20 facilities, there were no significant relationships in regard to all demographic characteristics. In reference to wanting to walk more if better facilities existed, there were also no statistically significant relationships; however there were some noticeable trends. For example, women and respondents between 18 and 24 were slightly more likely to agree or strongly agree that they would walk more if better facilities existed. Suburban residents and whites were slightly less likely to agree or strongly agree they would walk more. While there were also no significant relationships on whether or not respondents would like more of their daily needs met by walking, there were some interesting differences. For example, urban dwellers and Hispanics were slightly more likely to want to walk more to meet their daily needs, and respondents over 65 years of age or earning over $100,000 annually were less likely to want to walk more to meet their needs. As Figure 2 indicates, over two-thirds of Floridians (69%) agree or strongly agree that the government needs to spend more money on pedestrian facilities. However less than half believe that greater law enforcement is necessary to improve pedestrian safety. In fact, 45 percent of respondents disagreed or strongly disagreed that greater law enforcement is needed to improve pedestrian safety in their area. Support for Government Expenditures Government needs to spend more money on pedestrian facilities. 69% Greater law enforcement is needed to make walking adequately safe in my area. 45% 0% 20% 40% 60% 80% % Agree or Strongly Agree Figure 2: Support for Government Expenditures As with the first set, demographic characteristics did not significantly influence a respondent s likelihood of agreeing or strongly agreeing on the need for more spending on law enforcement. However, women and urban dwellers were slightly more likely to agree or strongly agree that more money needs to be spent on pedestrian facilities, while whites and those earning over $100,000 per year were slightly less likely to see the need for increased government spending. Not surprisingly, women and those between the ages of 25 and 54, who are much more likely to have children under 16 living in the household, were slightly more likely to see the need for increased law enforcement. 10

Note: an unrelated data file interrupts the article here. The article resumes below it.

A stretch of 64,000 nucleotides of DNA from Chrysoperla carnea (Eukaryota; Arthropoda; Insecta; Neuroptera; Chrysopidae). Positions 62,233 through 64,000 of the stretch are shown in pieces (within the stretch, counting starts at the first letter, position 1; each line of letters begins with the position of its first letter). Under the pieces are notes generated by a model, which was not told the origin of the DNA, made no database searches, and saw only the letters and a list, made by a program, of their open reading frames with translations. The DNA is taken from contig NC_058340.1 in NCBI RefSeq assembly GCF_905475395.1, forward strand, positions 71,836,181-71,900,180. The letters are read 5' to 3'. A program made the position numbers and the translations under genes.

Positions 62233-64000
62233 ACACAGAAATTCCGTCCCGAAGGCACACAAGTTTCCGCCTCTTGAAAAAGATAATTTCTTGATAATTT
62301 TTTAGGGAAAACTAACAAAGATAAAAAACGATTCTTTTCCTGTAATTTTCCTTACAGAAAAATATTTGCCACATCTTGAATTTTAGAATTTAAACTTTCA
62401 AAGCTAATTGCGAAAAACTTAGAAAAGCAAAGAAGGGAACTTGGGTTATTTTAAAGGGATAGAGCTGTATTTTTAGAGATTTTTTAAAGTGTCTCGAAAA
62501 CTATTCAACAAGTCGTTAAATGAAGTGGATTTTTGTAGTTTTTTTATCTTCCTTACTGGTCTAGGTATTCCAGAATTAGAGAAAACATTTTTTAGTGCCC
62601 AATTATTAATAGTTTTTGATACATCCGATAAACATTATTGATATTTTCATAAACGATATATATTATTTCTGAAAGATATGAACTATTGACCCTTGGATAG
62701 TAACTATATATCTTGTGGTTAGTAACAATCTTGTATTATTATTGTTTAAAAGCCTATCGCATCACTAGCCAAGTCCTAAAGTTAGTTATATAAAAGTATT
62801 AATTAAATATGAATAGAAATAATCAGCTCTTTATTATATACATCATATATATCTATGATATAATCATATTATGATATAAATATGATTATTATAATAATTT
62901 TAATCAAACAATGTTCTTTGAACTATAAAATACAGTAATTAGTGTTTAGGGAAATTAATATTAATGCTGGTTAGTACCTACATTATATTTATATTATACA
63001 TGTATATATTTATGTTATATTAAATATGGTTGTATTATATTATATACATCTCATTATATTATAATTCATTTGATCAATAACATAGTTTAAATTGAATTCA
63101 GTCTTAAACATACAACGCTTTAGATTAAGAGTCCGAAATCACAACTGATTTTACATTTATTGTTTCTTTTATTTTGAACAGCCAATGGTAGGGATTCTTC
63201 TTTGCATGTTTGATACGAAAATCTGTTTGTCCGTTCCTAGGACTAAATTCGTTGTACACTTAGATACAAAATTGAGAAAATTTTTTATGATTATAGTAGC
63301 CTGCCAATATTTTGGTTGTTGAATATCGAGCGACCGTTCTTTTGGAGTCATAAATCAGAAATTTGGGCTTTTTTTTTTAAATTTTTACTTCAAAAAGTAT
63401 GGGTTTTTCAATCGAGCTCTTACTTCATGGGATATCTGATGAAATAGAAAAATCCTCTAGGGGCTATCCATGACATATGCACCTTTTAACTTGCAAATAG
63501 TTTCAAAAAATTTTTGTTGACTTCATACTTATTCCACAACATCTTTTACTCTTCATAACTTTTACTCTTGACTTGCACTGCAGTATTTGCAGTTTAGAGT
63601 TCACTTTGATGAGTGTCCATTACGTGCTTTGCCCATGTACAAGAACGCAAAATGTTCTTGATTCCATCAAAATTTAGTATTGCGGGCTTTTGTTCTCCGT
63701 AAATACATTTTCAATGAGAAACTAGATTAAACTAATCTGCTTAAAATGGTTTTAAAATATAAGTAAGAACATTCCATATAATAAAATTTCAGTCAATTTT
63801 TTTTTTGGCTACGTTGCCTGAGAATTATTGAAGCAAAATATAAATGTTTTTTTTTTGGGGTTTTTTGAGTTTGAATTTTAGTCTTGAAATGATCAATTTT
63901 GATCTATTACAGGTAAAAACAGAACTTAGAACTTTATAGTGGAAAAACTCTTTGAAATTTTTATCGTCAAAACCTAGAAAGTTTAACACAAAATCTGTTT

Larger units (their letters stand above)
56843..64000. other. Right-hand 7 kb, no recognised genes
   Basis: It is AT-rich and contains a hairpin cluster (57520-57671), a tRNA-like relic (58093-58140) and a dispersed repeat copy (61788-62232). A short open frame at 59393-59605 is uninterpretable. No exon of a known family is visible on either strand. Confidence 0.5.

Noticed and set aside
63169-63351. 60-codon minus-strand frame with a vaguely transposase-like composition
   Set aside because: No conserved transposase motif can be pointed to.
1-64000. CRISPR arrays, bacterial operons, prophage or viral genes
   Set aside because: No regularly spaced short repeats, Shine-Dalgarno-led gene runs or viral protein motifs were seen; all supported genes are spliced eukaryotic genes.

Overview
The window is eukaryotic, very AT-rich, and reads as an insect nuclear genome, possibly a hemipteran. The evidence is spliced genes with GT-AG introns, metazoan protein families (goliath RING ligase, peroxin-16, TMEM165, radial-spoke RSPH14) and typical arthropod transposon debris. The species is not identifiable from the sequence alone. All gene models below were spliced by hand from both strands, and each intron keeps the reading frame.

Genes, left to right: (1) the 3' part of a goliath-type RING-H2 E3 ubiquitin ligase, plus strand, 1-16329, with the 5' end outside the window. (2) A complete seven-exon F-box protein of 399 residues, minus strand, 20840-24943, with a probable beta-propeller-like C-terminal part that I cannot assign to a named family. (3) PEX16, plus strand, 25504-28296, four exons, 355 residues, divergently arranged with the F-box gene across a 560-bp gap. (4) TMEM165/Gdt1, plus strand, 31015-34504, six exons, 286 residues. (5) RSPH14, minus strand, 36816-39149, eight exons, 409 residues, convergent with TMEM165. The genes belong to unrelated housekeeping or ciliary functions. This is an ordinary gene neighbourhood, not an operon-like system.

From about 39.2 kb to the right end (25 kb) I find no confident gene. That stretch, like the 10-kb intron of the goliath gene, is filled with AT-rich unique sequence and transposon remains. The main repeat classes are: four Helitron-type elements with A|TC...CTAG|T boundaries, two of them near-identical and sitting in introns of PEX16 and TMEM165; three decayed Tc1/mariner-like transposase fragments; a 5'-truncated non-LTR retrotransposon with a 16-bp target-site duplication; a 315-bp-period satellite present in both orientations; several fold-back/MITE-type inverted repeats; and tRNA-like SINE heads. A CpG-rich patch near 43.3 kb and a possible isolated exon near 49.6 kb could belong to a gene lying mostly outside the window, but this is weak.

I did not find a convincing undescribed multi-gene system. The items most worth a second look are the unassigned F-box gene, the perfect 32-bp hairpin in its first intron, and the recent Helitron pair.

21 Needed Pedestrian Improvements While law enforcement is not necessary the primary method to improve walking in their area according to the respondents, there were a number of needed improvements identified by Florida residents. In the survey, respondents were asked what improvements were needed for pedestrian facilities in their area and the line of questioning allowed for up to three responses. The most common responses appear in Figure 3 below. Approximately 35 percent of answers expressed by respondents related to the need for more and better sidewalks. The next most common response was the call for safer and/or better crossing facilities. A number of respondents also called for better lighting along pedestrian facilities in their area, more recreational or multi-use paths, crime prevention and traffic calming. It is also interesting to note that respondents also included the provision of bike lanes on roadways as a means to improve pedestrian safety. Presumably, this is related to the need to shift bicycles from sidewalks and onto the road and reduce conflicts between bicyclists and other users. It should be noted, however, that approximately 13 percent of respondents indicated that they did not know what improvements were needed, and several improvements (trees/landscaping, benches, water fountains, shade trees, signs, and road improvements) were suggested by about 1 percent of respondents or less. Needed Pedestrian Improvements 40% 30% 20% 10% 0% 35% 13% 9% 5% 4% 4% 2% More/better sidewalks Safer/better crosswalks Better lighting More recreational trails Crime Prevention Traffic Calming Bike Lanes Figure 3: Pedestrian Improvements Most Needed in Your Area (multiple responses allowed) 11